Evolution is a riveting and wholly inventive piece of filmmaking. Set in a remote village by the sea, Evolution revolves around a kid named Nicolas who grows up in this strange city which is only populated by little boys and fully grown women. Nicolas is told repeatedly by his mother that he is sick despite the fact that he looks perfectly healthy – and he isn’t the only one. Soon, it becomes clear that something is amiss within this odd little seaside community, when every single boy in the neighborhood becomes hospitalized for their supposed illnesses, and the nurses charged with taking care of them begin performing something akin to experiments upon their prepubescent patients. What’s so cool about this movie is that nearly every person who sees it has a different interpretation of what’s happening to the boys. Some say that the kids are turning into creatures, some argue that it doesn’t even take place within reality, but is actually all happening within the confines of one long dream. Some call it a feminist tale and argue that it’s a commentary on innate male fears, such as the loss of control and penetration. Others are convinced it’s just a coming of age story about how scary growing up can be. So how does a person craft such an unusual an innovative film? Director Lucile Hadzihalilovic says she does what you’re not supposed to do as a filmmaker – she works from the images first, and creates a story to match the pictures in her head. It doesn’t necessarily make for a cohesive narrative, but that’s not really what she’s after anyway. Lucky for her, her talented cinematographer Manuel Dacosse (who also shot The Strange Color of Your Body’s Tears) understands her process, and does an incendiary job of bringing her vision to life.
Julia Ducournau is a smart, smart lady. Her words on film echo some of the most brilliant minds who have ever gotten their hands on a camera. In her film Raw, a young vegetarian turns cannibal when she gets a taste for blood during her Veterinarian school hazing ritual. Unlike Hadzihalilovic, she is extremely purposeful with whatever image she is showing the audience at that particular moment, but she’s also very open to interpretation, and would usually rather hear what a viewer has to say about her film than try to explain the significance of each scene herself. Ducournau and her lead actress Garance Marillier have been working together for six years, long before the up-and-coming thespian earned a spot in Ducournau’s first feature length film. It’s a good thing, too, because the two have developed a tight bond over time, and when it comes time to shoot, no one else might understand what in the world these two women are saying to each other, but Marillier understands exactly what her director is looking for. Scenery is important and the script is crucial, but the story is told mainly through a series of changing body movements, in which Justine transforms from a loving human into a ferocious animal.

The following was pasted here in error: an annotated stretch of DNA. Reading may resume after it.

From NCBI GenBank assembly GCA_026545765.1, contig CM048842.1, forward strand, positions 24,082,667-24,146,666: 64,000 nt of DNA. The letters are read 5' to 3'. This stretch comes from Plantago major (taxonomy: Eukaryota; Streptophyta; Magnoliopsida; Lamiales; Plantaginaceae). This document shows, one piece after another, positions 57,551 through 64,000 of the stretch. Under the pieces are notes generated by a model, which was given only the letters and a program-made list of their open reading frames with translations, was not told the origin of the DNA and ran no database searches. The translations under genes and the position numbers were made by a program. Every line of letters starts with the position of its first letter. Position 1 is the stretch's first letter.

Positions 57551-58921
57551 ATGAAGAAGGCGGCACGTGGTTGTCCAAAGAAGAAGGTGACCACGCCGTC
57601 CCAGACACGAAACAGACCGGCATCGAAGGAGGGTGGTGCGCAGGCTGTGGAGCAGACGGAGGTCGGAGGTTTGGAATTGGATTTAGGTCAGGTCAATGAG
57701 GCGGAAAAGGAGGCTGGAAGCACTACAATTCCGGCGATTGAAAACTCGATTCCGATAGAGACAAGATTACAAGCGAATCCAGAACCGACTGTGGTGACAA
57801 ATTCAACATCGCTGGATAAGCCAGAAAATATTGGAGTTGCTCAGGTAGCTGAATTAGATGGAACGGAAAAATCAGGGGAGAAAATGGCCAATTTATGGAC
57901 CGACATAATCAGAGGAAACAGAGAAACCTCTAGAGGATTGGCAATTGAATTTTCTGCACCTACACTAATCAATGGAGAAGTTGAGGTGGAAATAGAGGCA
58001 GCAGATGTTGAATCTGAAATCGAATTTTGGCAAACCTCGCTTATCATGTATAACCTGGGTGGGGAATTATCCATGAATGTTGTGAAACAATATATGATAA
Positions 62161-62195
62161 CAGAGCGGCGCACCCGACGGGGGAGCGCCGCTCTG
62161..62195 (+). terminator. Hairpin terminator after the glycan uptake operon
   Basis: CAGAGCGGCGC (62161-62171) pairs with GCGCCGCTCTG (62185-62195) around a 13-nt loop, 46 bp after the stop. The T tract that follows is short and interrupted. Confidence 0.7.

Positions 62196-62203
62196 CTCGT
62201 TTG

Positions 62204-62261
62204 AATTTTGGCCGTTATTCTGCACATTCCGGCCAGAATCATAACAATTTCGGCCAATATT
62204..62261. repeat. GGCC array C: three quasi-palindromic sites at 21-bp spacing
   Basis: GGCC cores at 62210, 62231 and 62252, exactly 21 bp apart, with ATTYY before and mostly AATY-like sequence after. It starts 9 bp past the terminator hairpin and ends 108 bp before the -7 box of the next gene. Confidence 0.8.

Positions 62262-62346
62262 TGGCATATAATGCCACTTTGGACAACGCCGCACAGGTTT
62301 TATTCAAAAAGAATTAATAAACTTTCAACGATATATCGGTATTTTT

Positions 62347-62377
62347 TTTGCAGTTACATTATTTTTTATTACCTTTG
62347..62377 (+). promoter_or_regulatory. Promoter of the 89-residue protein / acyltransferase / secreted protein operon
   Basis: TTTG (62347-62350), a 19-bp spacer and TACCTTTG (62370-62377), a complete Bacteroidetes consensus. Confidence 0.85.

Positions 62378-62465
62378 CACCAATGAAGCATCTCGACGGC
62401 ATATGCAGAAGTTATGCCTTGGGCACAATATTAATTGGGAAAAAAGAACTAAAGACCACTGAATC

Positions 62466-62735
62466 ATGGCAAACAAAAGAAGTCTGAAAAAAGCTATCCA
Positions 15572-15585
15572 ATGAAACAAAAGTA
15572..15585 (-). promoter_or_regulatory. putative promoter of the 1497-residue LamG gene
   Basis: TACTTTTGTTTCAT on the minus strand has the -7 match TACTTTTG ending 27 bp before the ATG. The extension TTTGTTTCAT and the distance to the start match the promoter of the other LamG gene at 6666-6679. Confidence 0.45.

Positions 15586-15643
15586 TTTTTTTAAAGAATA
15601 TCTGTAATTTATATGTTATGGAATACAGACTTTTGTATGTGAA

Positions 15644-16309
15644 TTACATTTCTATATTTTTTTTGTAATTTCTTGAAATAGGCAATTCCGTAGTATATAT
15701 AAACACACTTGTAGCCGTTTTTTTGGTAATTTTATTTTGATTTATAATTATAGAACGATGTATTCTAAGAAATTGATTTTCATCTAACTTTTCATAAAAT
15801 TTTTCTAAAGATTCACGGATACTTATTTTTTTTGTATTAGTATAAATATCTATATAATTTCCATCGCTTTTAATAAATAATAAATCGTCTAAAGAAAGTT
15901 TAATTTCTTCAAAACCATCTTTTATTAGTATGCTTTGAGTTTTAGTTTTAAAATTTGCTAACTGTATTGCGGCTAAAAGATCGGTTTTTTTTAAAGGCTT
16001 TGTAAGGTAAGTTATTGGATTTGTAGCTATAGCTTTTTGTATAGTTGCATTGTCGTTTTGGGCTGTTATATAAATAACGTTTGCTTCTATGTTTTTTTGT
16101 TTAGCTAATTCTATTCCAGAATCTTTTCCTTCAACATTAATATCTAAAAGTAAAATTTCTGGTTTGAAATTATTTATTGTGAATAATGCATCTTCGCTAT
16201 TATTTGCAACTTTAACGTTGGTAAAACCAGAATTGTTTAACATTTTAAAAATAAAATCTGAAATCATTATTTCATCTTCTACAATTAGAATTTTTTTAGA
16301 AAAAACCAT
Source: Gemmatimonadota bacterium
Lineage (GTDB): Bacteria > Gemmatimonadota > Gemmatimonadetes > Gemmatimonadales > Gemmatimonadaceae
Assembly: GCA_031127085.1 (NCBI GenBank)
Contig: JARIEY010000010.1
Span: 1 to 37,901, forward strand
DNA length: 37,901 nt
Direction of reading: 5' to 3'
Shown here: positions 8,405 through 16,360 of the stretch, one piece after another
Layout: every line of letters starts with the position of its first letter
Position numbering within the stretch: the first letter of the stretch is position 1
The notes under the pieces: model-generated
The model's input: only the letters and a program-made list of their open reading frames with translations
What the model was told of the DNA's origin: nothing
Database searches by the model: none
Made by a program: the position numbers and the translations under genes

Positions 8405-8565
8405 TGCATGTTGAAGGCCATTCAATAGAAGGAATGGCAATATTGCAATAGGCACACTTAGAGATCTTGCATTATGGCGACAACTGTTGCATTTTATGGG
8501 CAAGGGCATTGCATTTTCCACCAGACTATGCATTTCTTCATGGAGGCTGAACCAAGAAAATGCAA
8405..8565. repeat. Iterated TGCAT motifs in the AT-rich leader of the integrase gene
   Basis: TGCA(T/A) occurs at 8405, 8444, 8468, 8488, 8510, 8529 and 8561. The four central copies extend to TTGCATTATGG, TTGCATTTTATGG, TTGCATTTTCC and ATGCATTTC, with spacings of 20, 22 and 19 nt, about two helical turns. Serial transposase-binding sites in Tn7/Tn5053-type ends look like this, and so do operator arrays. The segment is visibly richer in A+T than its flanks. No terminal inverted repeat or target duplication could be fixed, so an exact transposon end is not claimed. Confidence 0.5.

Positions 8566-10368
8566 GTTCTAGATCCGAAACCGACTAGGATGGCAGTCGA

So what do all of these films have in common? Well, besides the fact that they were all directed by women, it’s worth noting that all of these ladies wrote their own scripts, as well. Three of the films represent sophomore efforts (all of them if you count Ducournau’s TV movie Mange as her first film), and what’s really cool is only one of them is actually from America.
We are made better people by the films we watch. By exposing ourselves to the unfamiliar, we gain perspective of the world, and not only learn about other cultures and perspectives that differentiate from ours, but also learn more about ourselves and our place in society along the way. However, despite the fact that it’s important to grace female filmmakers with their much deserved spotlight, the truth is all of these directors are just talented people who happen to be women. Their voices are a very necessary addition to a world that’s been overrun with much of the same over the years, but no matter their gender, their strength as storytellers is what should be recognized and celebrated.